If burning leaves isn't good enough, how about the whole tree? Yes, if you damage the tree itself enough, it'll lose all of its leaves at the same time then collapse. Burn it enough and instead, every single leaf will start burning, then the tree dramatically falls down. If either of these events happen, the tree stays gone, even if you leave the area.

Now, don't worry if you like trees; You don't have to destroy fictional vegetation, but if you want to force all leaves off of a tree without permanently destroying it, just hit it with a cold attack like an Ice Ball and it'll start shaking then jump as it loses all leaves. When this happens, the tree survives and will re-grow its leaves back when you move far enough away from it.

This video shows all three tree deaths:
Now, all of this interaction comes with a cost, and that's a sprite render time increase of 0.02 per tree rendered in "high quality", which is what was seen in the videos. To counter this potential beauty turning into a lag source, all trees are drawn as a single image at far distances, just like the older trees. This results in the game rendering a single image instead of many leaf clusters plus a 3D model, and this is what saves the 0.02 sprite render time mentioned above.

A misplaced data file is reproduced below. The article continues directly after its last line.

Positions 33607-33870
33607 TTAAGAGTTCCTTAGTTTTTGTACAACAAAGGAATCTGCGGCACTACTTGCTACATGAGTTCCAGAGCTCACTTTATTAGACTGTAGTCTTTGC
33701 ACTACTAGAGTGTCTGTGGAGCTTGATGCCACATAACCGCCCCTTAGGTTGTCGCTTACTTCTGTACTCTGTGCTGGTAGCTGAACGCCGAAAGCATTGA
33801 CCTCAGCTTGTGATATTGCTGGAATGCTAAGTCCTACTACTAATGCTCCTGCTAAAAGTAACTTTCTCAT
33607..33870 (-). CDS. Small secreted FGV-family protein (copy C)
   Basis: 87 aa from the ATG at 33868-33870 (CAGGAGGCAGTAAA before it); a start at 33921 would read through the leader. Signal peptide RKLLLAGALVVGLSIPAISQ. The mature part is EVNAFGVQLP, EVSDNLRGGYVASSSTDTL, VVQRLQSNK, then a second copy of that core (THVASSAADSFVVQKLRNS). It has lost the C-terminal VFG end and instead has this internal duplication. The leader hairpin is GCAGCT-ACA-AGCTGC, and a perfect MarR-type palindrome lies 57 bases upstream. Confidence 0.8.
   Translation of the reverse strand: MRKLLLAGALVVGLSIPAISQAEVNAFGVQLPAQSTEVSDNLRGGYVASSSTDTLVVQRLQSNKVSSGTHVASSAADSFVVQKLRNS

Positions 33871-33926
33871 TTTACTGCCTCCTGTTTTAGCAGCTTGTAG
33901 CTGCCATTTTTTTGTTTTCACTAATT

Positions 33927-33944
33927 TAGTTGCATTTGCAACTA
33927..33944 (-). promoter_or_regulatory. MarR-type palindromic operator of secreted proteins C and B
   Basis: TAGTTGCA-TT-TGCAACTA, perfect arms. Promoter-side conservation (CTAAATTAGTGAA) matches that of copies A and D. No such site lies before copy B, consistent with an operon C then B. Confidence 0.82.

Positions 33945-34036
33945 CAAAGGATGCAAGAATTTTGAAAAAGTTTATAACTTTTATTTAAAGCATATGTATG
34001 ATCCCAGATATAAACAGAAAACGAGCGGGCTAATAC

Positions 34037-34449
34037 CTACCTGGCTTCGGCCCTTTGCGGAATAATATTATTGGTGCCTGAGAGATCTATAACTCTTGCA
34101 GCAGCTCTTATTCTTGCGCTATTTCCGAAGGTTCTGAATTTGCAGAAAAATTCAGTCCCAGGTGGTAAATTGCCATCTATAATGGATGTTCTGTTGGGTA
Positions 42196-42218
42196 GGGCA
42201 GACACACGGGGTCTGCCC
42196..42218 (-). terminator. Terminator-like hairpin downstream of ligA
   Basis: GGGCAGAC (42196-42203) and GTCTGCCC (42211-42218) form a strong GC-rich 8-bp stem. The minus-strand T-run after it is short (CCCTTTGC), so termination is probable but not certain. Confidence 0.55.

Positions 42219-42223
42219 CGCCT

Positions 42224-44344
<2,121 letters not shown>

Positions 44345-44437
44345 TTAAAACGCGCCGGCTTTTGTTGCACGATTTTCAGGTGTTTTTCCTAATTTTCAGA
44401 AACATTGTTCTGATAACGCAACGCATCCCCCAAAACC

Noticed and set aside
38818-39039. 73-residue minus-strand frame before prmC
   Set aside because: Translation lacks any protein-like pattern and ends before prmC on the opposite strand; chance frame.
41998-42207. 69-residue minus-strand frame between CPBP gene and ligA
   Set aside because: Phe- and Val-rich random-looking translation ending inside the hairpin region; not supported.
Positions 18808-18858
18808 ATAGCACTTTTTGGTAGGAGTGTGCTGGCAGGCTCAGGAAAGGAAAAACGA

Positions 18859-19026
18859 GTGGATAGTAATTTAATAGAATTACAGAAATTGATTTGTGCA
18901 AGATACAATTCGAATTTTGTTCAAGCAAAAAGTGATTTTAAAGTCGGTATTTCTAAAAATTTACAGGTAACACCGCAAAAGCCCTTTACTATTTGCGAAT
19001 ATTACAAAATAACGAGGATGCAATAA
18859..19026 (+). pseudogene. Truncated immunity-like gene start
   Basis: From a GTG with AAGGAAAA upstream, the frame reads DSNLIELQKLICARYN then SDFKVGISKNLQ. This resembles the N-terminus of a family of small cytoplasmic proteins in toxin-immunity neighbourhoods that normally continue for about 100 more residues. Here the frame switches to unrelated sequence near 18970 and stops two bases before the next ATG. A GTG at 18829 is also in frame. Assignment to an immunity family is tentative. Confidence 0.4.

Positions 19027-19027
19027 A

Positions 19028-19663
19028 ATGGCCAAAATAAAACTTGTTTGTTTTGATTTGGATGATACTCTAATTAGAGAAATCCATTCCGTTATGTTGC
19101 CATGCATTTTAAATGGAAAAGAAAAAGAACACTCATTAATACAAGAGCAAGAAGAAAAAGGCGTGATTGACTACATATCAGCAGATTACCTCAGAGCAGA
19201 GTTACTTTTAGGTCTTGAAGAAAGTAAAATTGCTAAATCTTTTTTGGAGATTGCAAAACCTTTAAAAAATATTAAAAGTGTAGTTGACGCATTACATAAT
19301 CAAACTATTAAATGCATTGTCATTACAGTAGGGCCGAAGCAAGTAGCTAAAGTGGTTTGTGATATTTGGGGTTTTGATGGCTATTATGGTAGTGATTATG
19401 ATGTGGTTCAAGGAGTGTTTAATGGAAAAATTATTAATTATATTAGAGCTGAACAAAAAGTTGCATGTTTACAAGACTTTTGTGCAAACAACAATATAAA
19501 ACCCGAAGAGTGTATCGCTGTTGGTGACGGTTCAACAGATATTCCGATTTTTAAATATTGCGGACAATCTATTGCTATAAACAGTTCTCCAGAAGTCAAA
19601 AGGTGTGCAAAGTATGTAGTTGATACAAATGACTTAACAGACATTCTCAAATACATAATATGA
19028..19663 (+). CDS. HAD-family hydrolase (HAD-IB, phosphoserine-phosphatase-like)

This is actually something games do, more common on games with a continuous open world like Oblivion. I came up with the idea to do this before watching that video, so I had no clue it handled things the same way as my game. Oh well, I guess I can say I did something like Bethesda now. Whether that's good or bad's up to you, because...oh no, does this mean now I'll leave many game-breaking bugs in the final release? I hope not!

Anyways, if you don't like the trees abruptly changing between images and 3D models, you can adjust the distance by changing the r_objdrawdistance CVAR, which is a multiplier that defaults at 1.0. Increasing this will change the distances at which many decorative objects switch to lower quality, though it changes everything, not just trees. If on a lower-end system, it's recommended to decrease this to 0.5 or similar, given you can tolerate more obvious object pop-in.

Anyways, that's the latest update! There's more changes, but the new trees deserved their own blog post.